Half a billion people in Asia and Africa depend on bananas. Bananas provide the largest source of calories and are eaten daily. Its name is synonymous with food. But the day of reckoning may be coming for the Cavendish and its indigenous kin. Another fungal disease, black Sigatoka, has become a global epidemic since its first appearance in Fiji in 1963. Left to itself, black Sigatoka – which causes brown wounds on leaves and premature fruit ripening – cuts fruit yields by 50 to 70 per cent and reduces the productive lifetime of banana plants from 30 years to as little as 2 or 3. Commercial growers keep black Sigatoka at bay by a massive chemical assault. Forty sprayings of fungicide a year is typical. But despite the fungicides, diseases such as black Sigatoka are getting more and more difficult to control. “As soon as you bring in a new fungicide, they develop resistance,” says Frison. “One thing we can be sure of is that black Sigatoka won’t lose in this battle.” Poor farmers, who cannot afford chemicals, have it even worse. They cap do little more than watch their plants die. “Most of the banana fields in Amazonia have already been destroyed by the disease,” says Luadir Gasparotto, Brazil’s leading banana pathologist with the government research agency EMBRAPA. Production is likely to fall by 70 per cent as the disease spreads, he predicts. The only option will be to find a new variety.
But how? Almost all edible varieties are susceptible to the diseases, so growers cannot simply change to a different banana. With most crops, such a threat would unleash an army of breeders, scouring the world for resistant relatives whose traits they can breed into commercial varieties. Not so with the banana. Because all edible varieties are sterile, bringing in new genetic traits to help cope with pests and diseases is nearly impossible. Nearly, but not totally. Very rarely, a sterile banana will experience a genetic accident that allows an almost normal seed to develop, giving breeders a tiny window for improvement. Breeders at the Honduran Foundation of Agricultural Research have tried to exploit this to create disease-resistant varieties. Further back-crossing with wild bananas yielded a new seedless banana resistant to both black Sigatoka and Panama disease.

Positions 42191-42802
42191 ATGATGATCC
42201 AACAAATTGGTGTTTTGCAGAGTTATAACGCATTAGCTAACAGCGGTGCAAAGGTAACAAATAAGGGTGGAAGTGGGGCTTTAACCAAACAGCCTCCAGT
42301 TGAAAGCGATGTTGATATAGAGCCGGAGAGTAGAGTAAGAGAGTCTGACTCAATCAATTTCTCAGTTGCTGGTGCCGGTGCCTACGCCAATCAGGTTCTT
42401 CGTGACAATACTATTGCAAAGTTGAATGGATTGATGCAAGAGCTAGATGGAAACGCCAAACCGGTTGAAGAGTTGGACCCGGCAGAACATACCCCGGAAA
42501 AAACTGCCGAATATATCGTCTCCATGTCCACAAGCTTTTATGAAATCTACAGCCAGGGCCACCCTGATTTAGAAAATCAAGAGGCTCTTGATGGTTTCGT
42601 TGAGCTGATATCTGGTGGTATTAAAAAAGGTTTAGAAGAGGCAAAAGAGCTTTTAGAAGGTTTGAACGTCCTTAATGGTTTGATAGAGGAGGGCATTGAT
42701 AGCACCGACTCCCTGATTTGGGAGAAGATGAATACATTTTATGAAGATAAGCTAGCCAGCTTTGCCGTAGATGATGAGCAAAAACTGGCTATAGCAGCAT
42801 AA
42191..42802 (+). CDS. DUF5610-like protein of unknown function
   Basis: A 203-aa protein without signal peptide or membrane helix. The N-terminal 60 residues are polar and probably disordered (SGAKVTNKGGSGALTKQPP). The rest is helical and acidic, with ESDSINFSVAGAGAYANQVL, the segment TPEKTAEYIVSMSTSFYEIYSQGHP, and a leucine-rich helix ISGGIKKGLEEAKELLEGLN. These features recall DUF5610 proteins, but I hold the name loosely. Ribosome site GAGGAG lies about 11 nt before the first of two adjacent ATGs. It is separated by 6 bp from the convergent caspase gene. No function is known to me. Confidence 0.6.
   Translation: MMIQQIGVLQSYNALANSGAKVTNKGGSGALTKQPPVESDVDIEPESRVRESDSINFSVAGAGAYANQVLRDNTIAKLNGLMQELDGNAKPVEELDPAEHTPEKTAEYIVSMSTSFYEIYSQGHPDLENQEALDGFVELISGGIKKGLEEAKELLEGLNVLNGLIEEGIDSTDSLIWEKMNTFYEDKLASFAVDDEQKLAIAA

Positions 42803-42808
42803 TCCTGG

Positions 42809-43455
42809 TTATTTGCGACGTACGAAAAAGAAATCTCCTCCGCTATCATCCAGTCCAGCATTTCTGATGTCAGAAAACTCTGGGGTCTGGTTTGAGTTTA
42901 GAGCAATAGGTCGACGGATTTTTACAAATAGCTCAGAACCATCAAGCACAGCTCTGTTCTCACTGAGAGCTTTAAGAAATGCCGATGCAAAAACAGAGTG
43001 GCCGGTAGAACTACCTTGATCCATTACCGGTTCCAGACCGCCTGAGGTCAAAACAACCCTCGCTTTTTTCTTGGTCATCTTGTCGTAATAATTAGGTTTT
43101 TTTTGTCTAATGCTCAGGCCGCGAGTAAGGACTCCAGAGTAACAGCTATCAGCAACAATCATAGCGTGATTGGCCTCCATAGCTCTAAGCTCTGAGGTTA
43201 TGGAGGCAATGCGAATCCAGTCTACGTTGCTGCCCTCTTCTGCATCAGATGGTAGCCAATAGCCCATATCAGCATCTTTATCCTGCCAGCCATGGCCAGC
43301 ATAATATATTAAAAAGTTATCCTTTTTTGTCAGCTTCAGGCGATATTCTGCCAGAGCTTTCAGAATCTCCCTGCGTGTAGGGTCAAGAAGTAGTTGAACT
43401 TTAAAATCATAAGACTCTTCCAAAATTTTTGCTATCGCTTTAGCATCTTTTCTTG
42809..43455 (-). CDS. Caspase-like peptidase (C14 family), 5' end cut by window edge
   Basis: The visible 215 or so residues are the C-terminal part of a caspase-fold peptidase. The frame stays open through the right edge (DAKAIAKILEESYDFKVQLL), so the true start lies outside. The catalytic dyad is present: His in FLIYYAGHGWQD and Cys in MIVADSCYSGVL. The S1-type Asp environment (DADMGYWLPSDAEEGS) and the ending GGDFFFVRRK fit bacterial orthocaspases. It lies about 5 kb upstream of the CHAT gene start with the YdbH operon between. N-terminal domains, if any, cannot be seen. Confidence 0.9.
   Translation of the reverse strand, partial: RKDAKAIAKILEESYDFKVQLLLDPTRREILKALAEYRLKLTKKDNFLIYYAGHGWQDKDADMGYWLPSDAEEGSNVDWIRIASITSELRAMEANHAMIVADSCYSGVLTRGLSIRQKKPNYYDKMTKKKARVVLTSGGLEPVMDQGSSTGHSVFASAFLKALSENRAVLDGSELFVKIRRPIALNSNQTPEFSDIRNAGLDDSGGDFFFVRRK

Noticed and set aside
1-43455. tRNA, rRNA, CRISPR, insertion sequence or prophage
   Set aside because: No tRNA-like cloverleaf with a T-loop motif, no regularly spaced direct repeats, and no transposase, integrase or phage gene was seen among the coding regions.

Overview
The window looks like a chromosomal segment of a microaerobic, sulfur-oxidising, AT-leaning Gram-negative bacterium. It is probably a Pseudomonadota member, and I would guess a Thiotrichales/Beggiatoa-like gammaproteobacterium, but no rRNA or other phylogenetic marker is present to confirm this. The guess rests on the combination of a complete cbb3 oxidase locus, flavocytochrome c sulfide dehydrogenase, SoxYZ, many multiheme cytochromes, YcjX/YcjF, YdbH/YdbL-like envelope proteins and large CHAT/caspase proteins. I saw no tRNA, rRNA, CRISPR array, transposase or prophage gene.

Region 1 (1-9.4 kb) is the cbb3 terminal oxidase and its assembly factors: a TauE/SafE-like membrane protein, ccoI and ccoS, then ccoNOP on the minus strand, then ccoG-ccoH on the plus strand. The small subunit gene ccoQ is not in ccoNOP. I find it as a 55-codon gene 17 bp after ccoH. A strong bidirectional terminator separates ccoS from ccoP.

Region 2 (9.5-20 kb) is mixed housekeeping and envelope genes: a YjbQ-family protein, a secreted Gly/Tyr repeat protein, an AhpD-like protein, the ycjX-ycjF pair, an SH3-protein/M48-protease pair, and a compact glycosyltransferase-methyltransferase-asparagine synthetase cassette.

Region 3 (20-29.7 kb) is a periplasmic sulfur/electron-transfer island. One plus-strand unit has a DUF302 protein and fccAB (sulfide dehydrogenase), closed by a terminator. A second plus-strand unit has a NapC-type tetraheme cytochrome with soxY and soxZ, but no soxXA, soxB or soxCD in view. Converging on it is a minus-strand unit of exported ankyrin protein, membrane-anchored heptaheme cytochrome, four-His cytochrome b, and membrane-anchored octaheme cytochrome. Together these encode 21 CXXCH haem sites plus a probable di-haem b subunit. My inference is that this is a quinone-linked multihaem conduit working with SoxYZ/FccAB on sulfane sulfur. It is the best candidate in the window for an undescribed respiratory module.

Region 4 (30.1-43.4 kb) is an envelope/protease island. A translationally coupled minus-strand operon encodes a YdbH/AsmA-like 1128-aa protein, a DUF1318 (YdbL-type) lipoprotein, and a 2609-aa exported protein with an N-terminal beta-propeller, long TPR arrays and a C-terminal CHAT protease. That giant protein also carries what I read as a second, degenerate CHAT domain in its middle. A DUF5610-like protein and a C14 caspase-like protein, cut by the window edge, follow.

Neither Western supermarket consumers nor peasant growers like the new hybrid. Some accuse it of tasting more like an apple than a banana. Not surprisingly, the majority of plant breeders have till now turned their backs on the banana and got to work on easier plants. And commercial banana companies are now washing their hands of the whole breeding effort, preferring to fund a search for new fungicides instead. “We supported a breeding programme for 40 years, but it wasn’t able to develop an alternative to the Cavendish. It was very expensive and we got nothing back,” says Ronald Romero, head of research at Chiquita, one of the Big Three companies that dominate the international banana trade.
Last year, a global consortium of scientists led by Frison announced plans to sequence the banana genome within five years. It would be the first edible fruit to be sequenced. Well, almost edible. The group will actually be sequencing inedible wild bananas from East Asia because many of these are resistant to black Sigatoka. If they can pinpoint the genes that help these wild varieties to resist black Sigatoka, the protective genes could be introduced into laboratory tissue cultures of cells from edible varieties. These could then be propagated into new disease-resistant plants and passed on to farmers.
It sounds promising, but the big banana companies have, until now, refused to get involved in GM research for fear of alienating their customers. “Biotechnology is extremely expensive and there are serious questions about consumer acceptance,” says David McLaughlin, Chiquita’s senior director for environ- mental affairs. With scant funding from the companies, the banana genome researchers are focusing on the other end of the spectrum. Even if they can identify the crucial genes, they will be a long way from developing new varieties that smallholders will find suitable and affordable. But whatever biotechnology’s academic interest, it is the only hope for the banana. Without it, banana production worldwide will head into a tailspin. We may even see the extinction of the banana as both a lifesaver for hungry and impoverished Africans and the most popular product on the world’s supermarket shelves.
Complete the sentences below with NO MORE THAN THREE WORDS from the passage for each answer.
Write your answers in boxes 1-3 on your answer sheet.